If you have questions, feel free to send me an email and I will help as much as possible.

Launcher Pics - http://www.rocketryforum.com/ctulanko/album/index.php?dir=launcher

Parts List - http://www.rocketryforum.com/reviews/partslist.xls


Thanks,

Carl
 

n3tjm

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Cool schematic... you know.... I think I might built this one... my really launcher needs a major overhaul anyway.... And I like the Continuity check on the launcher itself :)
 

rstaff3

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Very professional looking, as we'd expect from you Carl :)
 

Cajunman06

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That is sharp! Something very similar to what I was dreaming of building. I had a few questions regarding the circuitry I was going to use, so I'll study your schematic before asking.

One question I do have is where did you get that "box" for the multipad controller?

C
 

Stones

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Carl...
As usual, another class act of description and pics. It's one thing to develop ideas, another to be able to make it understandable for the masses. You achieve both those goals.
One question, could you possibly post your parts list in a .txt format? Much obliged.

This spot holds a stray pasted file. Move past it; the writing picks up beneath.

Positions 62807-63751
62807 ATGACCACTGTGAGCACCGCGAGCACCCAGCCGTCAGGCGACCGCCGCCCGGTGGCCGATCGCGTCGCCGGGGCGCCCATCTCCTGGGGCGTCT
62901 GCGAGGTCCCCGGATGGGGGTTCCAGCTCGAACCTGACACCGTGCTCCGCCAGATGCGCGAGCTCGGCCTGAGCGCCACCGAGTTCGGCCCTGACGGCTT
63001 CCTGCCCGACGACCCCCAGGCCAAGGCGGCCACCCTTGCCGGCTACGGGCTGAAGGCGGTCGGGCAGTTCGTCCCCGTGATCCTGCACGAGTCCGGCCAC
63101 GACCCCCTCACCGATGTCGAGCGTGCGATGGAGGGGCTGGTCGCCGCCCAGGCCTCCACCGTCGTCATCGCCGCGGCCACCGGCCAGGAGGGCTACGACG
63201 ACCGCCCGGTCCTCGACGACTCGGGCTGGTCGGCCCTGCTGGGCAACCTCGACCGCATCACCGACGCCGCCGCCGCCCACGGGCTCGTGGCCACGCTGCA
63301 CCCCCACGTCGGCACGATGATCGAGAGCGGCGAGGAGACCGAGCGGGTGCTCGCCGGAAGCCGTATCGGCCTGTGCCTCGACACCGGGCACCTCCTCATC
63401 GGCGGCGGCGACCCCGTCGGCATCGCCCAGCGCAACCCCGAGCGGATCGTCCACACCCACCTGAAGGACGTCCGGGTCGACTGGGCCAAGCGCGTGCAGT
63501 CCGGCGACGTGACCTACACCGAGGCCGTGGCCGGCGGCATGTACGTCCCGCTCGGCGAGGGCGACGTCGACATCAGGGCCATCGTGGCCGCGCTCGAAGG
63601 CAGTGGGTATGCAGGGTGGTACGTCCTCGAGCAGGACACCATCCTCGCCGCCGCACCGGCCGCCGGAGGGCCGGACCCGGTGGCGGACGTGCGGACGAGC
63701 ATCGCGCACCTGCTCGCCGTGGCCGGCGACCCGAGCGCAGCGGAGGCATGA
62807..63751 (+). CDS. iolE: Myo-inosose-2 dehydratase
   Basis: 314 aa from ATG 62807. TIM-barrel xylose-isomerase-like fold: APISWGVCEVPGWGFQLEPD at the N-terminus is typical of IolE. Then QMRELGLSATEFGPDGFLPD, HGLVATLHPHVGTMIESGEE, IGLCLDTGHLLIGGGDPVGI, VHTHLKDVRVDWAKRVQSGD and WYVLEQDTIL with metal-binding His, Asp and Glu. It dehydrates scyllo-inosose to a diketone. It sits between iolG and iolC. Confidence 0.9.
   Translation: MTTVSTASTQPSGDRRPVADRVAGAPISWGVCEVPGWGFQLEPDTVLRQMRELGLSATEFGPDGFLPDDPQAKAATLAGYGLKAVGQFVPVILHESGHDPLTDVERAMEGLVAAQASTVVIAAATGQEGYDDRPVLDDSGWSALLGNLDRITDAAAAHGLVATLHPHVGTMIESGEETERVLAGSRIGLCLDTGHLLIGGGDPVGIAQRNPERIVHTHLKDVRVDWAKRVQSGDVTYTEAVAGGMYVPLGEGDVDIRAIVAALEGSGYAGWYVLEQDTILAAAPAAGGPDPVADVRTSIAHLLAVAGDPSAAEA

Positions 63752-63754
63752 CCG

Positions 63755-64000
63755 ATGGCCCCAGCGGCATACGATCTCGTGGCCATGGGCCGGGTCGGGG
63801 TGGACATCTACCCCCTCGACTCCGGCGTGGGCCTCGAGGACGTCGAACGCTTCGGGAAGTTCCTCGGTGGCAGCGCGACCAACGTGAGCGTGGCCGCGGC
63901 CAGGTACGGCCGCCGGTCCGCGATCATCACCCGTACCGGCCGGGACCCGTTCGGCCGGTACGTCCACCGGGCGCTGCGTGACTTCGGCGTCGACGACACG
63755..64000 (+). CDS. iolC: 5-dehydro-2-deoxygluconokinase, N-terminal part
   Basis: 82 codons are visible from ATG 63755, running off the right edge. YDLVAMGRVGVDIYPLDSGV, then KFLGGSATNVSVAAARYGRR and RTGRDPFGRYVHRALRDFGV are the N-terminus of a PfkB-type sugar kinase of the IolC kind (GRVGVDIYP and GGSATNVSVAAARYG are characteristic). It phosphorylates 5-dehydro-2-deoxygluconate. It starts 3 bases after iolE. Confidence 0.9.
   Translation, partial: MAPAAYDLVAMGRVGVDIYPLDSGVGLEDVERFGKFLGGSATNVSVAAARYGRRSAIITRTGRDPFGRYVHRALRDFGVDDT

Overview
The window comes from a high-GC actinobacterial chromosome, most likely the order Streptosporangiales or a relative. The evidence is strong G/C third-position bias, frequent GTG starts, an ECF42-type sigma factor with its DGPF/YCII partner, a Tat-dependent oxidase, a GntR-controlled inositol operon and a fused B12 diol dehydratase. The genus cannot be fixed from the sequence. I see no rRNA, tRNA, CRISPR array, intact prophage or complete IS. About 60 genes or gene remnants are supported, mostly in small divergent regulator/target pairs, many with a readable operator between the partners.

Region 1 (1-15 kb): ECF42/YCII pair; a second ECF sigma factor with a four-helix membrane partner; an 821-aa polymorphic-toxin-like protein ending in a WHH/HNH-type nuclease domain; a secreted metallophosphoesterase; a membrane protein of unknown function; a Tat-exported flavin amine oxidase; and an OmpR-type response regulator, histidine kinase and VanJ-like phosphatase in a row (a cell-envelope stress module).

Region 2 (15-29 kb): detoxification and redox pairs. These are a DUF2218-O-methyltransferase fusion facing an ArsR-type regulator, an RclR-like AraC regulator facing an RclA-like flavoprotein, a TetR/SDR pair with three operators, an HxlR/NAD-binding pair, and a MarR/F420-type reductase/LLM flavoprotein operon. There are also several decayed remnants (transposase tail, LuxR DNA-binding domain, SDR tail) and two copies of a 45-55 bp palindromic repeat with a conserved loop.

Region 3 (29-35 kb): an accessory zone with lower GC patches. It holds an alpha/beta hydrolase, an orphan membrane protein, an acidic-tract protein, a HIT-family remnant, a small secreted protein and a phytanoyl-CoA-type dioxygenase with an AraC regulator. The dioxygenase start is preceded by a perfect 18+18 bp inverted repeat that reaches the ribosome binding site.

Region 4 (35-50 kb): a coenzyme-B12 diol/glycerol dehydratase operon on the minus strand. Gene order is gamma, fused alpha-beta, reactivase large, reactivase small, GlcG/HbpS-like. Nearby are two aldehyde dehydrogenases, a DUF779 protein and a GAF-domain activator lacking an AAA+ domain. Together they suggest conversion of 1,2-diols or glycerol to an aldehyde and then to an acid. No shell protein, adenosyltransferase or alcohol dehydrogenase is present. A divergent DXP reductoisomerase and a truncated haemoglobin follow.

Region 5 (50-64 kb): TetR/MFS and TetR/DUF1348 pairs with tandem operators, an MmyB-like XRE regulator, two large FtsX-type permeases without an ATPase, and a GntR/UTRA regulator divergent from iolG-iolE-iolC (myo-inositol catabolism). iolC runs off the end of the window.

KenParker

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Stones - I tried to convert Carl's file to .txt for you. Hope this works for you.
 

Stones

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Originally posted by KenParker
Stones - I tried to convert Carl's file to .txt for you. Hope this works for you.
Works like a charm Ken. Tnx very much. I tried a converter prg but, it said I needed Excel in order to do the conversion....make any sense? Tnx again. ;)
 
A

Austin

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Thanks guys,

I hoped you would find the info useful. Cajunman, the box used for the MPLC was purchased from Radio Shack online several years ago, but is no longer available. The same goes for the DPST switches it used to select pads; they too are no longer available. I am sure a substitue could be found, but it appears Ken will have the one-of-a-kind Mulit Pad Launcher.

Stones, here is a parts list in text format:

Parts List Document - http://www.rocketryforum.com/reviews/partlist.doc


Carl
 

Stones

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Tnx Carl. I'm looking forward to building your system for the rail pad launcher I built awhile back ago. I've always wanted to get the battery at the pad with a relay and I like the idea of using one power source for the controller/pad. Tnx again.
 

shockwaveriderz

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Carl:
I don't suppose you ever considered making and selling soem of these to people? I would be in the market for a individual launch controller if the price was reasonable.....